Is there a Hulk hiding in your sock drawer? Thanks to the work of researchers from University of Wollongong, there could be.
Their revolutionary artificial muscle generates 40 times more flex than its human counterpart thanks to one simple item of clothing: the sock.
The UOW team used common materials such as cotton, wool and nylon to create strong muscle-like devices comprised of a coiled length of yarn, sheathed in a close-fitting carbon nanotube sock
Chief researcher Geoffrey Spinks says the combination increases power by making the device more efficient.
“Previously, we were applying energy to the entire muscle, but only the outer part of the fibre was responsible for actuation,” Professor Spinks says.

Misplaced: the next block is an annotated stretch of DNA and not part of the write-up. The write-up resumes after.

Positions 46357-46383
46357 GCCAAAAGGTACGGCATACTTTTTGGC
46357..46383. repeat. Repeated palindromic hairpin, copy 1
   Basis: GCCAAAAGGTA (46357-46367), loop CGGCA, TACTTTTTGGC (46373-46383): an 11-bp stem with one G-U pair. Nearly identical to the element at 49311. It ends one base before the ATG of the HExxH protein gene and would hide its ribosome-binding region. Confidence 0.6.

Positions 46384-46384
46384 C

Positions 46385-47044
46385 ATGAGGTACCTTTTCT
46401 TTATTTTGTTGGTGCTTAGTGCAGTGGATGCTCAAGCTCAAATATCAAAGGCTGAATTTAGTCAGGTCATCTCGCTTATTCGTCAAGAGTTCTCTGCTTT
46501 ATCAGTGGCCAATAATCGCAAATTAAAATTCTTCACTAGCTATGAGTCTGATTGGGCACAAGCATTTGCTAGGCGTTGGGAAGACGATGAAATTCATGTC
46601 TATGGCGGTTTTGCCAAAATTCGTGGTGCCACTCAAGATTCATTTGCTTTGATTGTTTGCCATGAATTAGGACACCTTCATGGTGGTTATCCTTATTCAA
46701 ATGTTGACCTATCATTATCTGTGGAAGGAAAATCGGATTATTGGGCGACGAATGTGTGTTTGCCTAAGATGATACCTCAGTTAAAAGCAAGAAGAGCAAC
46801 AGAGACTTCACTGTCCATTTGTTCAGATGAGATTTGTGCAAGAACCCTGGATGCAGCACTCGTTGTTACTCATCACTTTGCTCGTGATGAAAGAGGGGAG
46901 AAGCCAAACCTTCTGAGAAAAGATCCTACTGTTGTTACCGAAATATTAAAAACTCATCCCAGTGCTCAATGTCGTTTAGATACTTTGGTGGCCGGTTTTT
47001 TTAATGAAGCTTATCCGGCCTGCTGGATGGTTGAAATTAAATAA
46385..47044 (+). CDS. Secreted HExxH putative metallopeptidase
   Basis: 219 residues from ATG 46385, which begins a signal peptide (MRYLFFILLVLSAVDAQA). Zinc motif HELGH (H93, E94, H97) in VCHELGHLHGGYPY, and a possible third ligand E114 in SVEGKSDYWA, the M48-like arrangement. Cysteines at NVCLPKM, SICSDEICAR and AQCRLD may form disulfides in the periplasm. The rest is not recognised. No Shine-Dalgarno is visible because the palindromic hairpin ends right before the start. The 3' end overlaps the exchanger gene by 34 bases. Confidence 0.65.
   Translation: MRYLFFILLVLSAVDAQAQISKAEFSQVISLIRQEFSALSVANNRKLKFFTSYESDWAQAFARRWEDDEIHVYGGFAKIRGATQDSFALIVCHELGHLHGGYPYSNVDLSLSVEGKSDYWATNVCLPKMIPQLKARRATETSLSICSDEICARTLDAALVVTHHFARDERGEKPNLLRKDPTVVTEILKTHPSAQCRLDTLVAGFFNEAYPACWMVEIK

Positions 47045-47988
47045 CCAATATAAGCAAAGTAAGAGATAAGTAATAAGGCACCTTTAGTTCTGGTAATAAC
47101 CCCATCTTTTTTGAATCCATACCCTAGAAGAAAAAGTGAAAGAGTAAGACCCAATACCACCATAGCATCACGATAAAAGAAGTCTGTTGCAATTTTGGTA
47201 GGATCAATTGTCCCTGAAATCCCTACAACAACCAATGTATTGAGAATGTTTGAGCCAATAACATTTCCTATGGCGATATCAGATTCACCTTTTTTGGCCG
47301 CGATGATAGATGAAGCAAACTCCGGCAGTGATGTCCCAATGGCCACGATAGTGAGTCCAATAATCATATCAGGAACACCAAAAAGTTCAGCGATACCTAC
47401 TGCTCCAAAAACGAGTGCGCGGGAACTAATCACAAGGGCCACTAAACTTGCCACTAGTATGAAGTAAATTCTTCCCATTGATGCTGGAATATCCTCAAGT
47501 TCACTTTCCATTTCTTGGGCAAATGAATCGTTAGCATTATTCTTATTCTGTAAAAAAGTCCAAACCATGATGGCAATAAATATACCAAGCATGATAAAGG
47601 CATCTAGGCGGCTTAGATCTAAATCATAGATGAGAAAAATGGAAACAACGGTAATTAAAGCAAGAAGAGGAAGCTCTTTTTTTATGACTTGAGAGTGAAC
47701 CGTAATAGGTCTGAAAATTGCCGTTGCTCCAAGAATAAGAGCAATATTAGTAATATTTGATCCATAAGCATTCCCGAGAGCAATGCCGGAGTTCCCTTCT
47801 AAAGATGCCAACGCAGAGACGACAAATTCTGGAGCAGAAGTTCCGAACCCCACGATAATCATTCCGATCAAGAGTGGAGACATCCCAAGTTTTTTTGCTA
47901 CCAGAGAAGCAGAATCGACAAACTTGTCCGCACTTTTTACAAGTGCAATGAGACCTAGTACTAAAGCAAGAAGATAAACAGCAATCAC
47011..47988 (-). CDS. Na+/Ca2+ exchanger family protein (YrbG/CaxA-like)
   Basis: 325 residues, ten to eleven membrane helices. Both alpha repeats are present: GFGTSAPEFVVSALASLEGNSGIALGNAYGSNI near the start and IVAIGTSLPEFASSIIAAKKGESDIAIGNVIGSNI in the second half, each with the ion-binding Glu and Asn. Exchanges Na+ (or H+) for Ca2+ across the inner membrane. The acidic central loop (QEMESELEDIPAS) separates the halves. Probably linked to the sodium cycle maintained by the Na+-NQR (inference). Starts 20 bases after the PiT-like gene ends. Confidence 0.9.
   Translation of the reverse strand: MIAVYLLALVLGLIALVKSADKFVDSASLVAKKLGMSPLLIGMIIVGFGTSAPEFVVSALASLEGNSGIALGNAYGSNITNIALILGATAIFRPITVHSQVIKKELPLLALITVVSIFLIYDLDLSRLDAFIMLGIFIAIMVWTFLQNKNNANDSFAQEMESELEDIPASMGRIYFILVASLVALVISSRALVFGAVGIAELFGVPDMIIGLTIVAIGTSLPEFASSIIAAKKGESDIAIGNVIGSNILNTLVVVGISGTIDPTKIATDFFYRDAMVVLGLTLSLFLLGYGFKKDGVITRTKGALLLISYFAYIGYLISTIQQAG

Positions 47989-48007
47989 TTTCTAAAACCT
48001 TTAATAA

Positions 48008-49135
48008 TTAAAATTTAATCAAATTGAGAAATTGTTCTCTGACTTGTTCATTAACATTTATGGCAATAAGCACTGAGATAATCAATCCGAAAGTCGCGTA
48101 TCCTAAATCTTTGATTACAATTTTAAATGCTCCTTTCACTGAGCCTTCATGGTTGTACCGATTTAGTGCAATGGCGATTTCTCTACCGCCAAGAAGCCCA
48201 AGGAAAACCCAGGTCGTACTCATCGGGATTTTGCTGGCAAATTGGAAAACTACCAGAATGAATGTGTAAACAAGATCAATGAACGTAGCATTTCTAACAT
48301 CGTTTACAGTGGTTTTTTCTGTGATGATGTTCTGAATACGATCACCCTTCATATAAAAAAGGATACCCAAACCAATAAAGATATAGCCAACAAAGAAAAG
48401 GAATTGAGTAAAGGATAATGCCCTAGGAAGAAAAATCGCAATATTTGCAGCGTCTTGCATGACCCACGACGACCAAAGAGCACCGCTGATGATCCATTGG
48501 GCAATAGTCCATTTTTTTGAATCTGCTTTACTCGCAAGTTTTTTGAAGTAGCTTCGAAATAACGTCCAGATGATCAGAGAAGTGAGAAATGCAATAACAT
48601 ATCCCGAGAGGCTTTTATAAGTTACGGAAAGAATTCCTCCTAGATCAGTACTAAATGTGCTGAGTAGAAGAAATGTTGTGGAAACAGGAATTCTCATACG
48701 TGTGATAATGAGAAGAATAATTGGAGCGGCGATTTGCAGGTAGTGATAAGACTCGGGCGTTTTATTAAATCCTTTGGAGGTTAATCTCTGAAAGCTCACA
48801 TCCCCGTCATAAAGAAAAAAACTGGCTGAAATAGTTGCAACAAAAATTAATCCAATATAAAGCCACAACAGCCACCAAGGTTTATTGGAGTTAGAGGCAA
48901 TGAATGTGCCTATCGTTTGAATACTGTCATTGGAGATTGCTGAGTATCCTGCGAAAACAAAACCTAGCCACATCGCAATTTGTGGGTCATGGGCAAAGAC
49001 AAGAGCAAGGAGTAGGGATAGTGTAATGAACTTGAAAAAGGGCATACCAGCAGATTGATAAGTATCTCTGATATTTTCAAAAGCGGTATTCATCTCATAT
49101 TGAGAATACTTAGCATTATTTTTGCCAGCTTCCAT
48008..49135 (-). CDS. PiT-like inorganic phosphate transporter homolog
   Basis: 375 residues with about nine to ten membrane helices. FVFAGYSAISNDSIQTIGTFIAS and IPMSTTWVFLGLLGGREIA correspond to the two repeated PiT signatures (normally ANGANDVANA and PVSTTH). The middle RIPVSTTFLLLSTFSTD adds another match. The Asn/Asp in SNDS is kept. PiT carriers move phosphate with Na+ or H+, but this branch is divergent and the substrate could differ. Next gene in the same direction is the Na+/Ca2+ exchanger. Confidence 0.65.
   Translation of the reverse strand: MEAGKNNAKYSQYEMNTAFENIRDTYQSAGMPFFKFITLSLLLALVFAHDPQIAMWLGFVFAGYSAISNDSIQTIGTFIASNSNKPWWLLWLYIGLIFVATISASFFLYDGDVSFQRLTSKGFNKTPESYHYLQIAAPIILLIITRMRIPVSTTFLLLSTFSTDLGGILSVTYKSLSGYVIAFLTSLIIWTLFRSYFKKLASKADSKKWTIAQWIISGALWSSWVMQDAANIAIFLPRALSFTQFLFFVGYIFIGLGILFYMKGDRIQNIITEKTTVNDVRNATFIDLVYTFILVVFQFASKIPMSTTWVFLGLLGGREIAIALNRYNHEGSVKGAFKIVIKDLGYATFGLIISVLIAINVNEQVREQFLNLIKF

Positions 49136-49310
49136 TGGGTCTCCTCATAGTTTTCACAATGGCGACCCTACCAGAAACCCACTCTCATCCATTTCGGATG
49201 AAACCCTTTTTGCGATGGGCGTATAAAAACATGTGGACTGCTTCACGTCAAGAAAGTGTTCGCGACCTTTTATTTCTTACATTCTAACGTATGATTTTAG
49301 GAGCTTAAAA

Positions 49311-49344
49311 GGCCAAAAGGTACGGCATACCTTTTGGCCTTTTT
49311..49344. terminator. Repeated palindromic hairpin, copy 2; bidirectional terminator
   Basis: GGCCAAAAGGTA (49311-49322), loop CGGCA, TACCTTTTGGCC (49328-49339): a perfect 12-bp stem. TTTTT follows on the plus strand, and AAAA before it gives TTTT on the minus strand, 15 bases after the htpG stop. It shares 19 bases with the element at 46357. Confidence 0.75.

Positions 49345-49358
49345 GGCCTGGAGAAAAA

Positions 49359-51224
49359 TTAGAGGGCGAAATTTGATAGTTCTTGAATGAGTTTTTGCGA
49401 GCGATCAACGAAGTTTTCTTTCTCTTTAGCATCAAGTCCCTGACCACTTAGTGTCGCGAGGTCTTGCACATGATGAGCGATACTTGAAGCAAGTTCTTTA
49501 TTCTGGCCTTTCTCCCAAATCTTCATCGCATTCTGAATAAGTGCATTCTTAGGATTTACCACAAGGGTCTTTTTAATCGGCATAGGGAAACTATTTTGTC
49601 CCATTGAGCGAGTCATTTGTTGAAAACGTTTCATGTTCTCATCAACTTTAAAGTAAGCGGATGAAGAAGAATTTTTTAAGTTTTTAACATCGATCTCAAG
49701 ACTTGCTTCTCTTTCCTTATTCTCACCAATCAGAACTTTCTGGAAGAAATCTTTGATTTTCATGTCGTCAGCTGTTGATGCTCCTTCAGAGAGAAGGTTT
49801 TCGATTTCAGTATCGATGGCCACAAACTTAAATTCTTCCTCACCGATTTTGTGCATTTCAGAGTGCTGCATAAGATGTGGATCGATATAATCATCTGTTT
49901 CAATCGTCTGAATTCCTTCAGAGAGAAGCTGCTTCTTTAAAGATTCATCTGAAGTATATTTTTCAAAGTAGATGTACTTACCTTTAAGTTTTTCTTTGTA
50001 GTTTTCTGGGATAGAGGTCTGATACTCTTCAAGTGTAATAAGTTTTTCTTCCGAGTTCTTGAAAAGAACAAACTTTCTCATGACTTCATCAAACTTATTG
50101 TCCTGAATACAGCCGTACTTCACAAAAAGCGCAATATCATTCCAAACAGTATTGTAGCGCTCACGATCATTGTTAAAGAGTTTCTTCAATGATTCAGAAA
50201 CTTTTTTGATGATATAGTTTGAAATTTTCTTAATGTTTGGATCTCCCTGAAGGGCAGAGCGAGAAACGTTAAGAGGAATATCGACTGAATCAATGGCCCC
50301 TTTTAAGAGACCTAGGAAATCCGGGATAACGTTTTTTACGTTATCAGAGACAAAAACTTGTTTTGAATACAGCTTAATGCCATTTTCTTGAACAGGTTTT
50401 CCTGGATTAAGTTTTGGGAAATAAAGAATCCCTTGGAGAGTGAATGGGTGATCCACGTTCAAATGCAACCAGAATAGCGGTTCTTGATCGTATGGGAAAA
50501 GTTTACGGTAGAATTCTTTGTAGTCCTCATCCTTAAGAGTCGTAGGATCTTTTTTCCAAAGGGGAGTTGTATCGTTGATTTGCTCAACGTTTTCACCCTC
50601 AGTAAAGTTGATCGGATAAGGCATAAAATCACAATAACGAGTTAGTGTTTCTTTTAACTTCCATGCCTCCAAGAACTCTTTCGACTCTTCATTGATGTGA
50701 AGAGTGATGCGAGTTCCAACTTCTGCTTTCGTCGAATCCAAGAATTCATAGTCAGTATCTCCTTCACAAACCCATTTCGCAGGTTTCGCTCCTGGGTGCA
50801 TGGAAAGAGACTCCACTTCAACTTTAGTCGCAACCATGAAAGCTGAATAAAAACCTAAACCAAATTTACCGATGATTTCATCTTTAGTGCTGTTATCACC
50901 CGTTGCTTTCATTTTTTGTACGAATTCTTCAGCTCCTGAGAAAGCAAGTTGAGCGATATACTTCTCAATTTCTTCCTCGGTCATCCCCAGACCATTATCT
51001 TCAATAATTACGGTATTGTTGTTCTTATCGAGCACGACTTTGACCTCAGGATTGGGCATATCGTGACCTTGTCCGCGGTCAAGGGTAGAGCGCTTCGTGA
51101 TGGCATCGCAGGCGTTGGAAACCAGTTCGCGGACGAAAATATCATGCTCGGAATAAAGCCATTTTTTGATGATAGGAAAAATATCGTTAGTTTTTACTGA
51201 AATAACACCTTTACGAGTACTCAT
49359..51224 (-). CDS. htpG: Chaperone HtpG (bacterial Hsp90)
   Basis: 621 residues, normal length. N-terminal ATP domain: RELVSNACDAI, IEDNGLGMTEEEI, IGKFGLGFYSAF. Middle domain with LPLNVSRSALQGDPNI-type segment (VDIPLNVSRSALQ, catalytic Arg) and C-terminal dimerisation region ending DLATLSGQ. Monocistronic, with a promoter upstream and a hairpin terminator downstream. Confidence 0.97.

“By placing a sheath on the muscle, we can focus only that energy on the outer part of the fibre and convert this input energy more quickly and efficiently.”
Because it is made of readily available materials, the device is also cheaper than others based on similar principles.
Possible applications include clothing that responds to temperature or smart drug release valves that open and close depending on chemical changes in the body.
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